Parties will need to consider carefully the pros and cons of the two paths through the CFIUS process, with the declaration process (which, in addition to being potentially faster than a JVN, also does not come with the filing fees required for a JVN) offering a potentially higher risk-reward outcome. Nevertheless, the long-form JVN process is likely to remain the better approach for many transactions involving U.S. businesses with a more significant nexus to to U.S. national security.

5. China is no longer the leading source of filings ...

After many months of headlines dominated by news of tense trade relations between the U.S. and China, along with efforts by Congress and the executive branch to curtail Chinese hacking, intellectual property theft and other activities targeting American innovation (including several noteworthy actions by CFIUS), it comes as no surprise that JVNs filed by Chinese entities dropped precipitously over the past couple of years. Compared with 60 JVNs filed by Chinese buyers in 2017 and 55 JVNs filed by Chinese buyers in 2018, there were only 25 JVNs and three declarations filed by Chinese buyers in 2019. In fact, 2019 was the first year since 2011 that China was not the single-largest source of transactions notified to CFIUS.

This number could be expected to drop further in 2020 following recent high-profile divestments by CFIUS and a steep decline in Chinese investment into the U.S. Although it is likely that several factors influenced this trend — including the possibility that some companies chose to take the risk of not filing for approval and proceeding without a regulatory safe harbor — it is likely that the intense scrutiny of Chinese investors played a key role.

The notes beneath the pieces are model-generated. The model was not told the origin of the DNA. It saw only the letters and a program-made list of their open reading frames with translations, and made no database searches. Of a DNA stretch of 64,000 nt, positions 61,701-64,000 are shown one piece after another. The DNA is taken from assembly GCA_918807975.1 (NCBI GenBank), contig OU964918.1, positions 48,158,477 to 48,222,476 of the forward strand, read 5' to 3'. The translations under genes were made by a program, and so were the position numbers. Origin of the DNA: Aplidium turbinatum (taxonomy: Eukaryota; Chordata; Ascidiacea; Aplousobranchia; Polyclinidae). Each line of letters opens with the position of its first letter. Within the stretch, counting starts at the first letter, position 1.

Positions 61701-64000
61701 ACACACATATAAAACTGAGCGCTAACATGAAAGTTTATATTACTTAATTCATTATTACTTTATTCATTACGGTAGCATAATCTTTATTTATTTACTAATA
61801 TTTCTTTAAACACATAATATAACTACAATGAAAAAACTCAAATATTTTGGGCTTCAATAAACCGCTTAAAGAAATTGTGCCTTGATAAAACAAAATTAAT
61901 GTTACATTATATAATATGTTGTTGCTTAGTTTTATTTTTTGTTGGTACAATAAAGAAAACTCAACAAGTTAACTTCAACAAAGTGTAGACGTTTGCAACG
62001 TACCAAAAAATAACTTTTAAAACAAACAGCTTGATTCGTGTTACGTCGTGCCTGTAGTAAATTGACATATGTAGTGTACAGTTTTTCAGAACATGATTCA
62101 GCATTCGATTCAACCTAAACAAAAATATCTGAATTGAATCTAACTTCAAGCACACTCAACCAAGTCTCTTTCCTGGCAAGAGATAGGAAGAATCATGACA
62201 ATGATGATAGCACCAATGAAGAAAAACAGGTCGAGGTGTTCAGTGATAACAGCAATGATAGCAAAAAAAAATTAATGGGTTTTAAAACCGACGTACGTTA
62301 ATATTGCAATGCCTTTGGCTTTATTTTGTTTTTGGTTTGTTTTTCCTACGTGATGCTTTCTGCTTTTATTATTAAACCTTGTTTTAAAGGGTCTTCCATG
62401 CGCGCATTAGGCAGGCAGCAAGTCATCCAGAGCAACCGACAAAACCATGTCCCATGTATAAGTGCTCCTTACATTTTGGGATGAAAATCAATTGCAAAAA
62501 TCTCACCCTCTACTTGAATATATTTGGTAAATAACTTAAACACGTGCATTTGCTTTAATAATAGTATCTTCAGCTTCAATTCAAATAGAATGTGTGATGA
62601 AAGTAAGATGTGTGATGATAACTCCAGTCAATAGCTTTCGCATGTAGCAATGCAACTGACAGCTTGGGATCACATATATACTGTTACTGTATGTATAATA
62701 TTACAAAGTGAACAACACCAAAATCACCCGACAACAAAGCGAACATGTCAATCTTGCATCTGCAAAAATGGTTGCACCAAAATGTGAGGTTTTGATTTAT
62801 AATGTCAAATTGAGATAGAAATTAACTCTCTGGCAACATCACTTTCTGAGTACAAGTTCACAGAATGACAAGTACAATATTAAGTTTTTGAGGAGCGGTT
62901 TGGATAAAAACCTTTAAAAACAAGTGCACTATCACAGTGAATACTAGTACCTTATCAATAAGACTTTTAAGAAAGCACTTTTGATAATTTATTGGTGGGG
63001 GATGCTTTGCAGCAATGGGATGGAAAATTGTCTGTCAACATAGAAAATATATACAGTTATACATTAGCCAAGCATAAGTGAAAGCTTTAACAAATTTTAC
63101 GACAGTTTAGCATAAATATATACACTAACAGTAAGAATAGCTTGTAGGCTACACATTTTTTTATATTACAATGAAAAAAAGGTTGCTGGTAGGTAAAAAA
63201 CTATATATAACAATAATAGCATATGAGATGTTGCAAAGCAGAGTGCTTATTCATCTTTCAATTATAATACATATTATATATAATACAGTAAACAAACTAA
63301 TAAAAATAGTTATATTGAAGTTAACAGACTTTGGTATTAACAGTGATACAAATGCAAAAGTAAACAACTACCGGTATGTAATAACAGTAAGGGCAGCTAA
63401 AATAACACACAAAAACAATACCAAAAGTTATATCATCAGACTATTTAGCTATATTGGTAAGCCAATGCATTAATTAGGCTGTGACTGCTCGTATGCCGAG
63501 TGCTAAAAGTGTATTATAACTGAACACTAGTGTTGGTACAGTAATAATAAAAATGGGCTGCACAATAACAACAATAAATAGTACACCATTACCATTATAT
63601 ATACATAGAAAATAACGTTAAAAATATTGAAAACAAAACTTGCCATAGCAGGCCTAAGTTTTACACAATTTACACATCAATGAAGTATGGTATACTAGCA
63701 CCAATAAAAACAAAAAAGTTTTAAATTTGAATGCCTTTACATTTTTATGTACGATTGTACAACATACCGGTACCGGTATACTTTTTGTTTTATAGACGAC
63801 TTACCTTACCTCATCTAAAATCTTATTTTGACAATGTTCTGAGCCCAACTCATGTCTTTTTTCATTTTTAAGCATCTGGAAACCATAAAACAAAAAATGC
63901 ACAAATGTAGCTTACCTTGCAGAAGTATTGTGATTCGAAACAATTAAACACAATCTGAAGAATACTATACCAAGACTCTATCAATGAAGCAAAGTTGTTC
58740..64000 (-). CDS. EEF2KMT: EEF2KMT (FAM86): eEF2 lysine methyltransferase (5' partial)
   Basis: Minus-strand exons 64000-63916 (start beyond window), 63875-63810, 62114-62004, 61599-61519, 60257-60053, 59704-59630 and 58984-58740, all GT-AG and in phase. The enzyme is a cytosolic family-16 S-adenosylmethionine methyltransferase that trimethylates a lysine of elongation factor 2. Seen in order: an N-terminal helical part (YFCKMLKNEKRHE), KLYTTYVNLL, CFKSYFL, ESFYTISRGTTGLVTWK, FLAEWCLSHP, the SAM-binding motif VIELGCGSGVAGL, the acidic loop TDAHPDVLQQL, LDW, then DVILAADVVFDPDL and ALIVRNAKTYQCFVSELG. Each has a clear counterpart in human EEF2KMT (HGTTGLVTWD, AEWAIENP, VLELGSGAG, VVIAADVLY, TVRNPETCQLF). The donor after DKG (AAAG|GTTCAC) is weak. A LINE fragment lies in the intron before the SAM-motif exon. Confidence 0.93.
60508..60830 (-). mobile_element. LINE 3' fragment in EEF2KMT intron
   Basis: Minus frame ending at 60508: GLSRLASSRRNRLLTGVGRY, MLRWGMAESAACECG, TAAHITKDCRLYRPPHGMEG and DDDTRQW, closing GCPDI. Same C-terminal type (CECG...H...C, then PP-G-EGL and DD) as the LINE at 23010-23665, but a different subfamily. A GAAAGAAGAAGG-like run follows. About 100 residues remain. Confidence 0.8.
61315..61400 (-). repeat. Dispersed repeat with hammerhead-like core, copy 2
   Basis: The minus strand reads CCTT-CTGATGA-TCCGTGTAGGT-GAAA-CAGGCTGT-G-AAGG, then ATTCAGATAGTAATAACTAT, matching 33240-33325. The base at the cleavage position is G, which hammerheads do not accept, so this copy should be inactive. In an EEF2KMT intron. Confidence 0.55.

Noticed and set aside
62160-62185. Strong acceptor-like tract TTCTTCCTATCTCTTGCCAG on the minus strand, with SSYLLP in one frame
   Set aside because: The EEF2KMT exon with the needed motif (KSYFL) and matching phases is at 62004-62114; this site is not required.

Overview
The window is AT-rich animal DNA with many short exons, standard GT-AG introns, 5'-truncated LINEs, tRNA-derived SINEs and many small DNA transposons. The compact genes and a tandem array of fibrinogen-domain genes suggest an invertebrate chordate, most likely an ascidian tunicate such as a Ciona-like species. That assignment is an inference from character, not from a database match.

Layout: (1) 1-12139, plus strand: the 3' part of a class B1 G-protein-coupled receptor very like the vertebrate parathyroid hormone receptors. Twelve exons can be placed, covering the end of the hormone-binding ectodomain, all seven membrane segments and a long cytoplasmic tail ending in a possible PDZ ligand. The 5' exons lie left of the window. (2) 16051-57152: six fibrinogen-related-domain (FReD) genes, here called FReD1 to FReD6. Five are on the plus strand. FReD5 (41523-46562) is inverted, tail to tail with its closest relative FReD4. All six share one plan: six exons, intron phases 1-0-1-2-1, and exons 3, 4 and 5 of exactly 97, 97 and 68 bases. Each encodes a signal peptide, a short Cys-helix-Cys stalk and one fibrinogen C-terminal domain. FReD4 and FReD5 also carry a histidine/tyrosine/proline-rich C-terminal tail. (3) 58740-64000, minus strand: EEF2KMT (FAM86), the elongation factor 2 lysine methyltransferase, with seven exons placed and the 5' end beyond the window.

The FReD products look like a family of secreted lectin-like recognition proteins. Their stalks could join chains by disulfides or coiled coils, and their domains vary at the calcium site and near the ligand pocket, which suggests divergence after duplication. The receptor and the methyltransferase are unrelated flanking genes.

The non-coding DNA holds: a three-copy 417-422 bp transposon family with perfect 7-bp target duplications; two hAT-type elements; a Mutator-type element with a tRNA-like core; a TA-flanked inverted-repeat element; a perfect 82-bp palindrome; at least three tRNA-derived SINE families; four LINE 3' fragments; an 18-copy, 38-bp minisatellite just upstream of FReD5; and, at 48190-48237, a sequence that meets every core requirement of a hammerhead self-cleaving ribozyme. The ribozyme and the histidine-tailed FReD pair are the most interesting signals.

Importantly though, based on the statistics provided by CFIUS regarding withdrawals and abandonments, at least some Chinese investors’ transactions were approved — potentially with mitigation, or based on a determination that the relevant U.S. business presented no discernible national security vulnerabilities.   

As it has become more difficult for Chinese companies to complete sensitive investments in the U.S., other Asian countries are increasingly seeking approval for transactions that implicate CFIUS. Indeed, Japan, a country that was in large part responsible for the strengthening of CFIUS in the 1980s, was the largest source of filings in 2019. In 2019, Japanese companies’ 46 JVNs more than doubled its 2017 number, and 2019 also saw 19 critical technology declarations filed by Japanese investors. In fact, Japan represented the largest number of acquisitions implicating critical technology in 2019. Other Asian countries that appreciably increased their CFIUS activity were non-mainland Hong Kong and Taiwan as well as South Korea and Singapore.2

6. ... however, connections to China are a key focus of most reviews.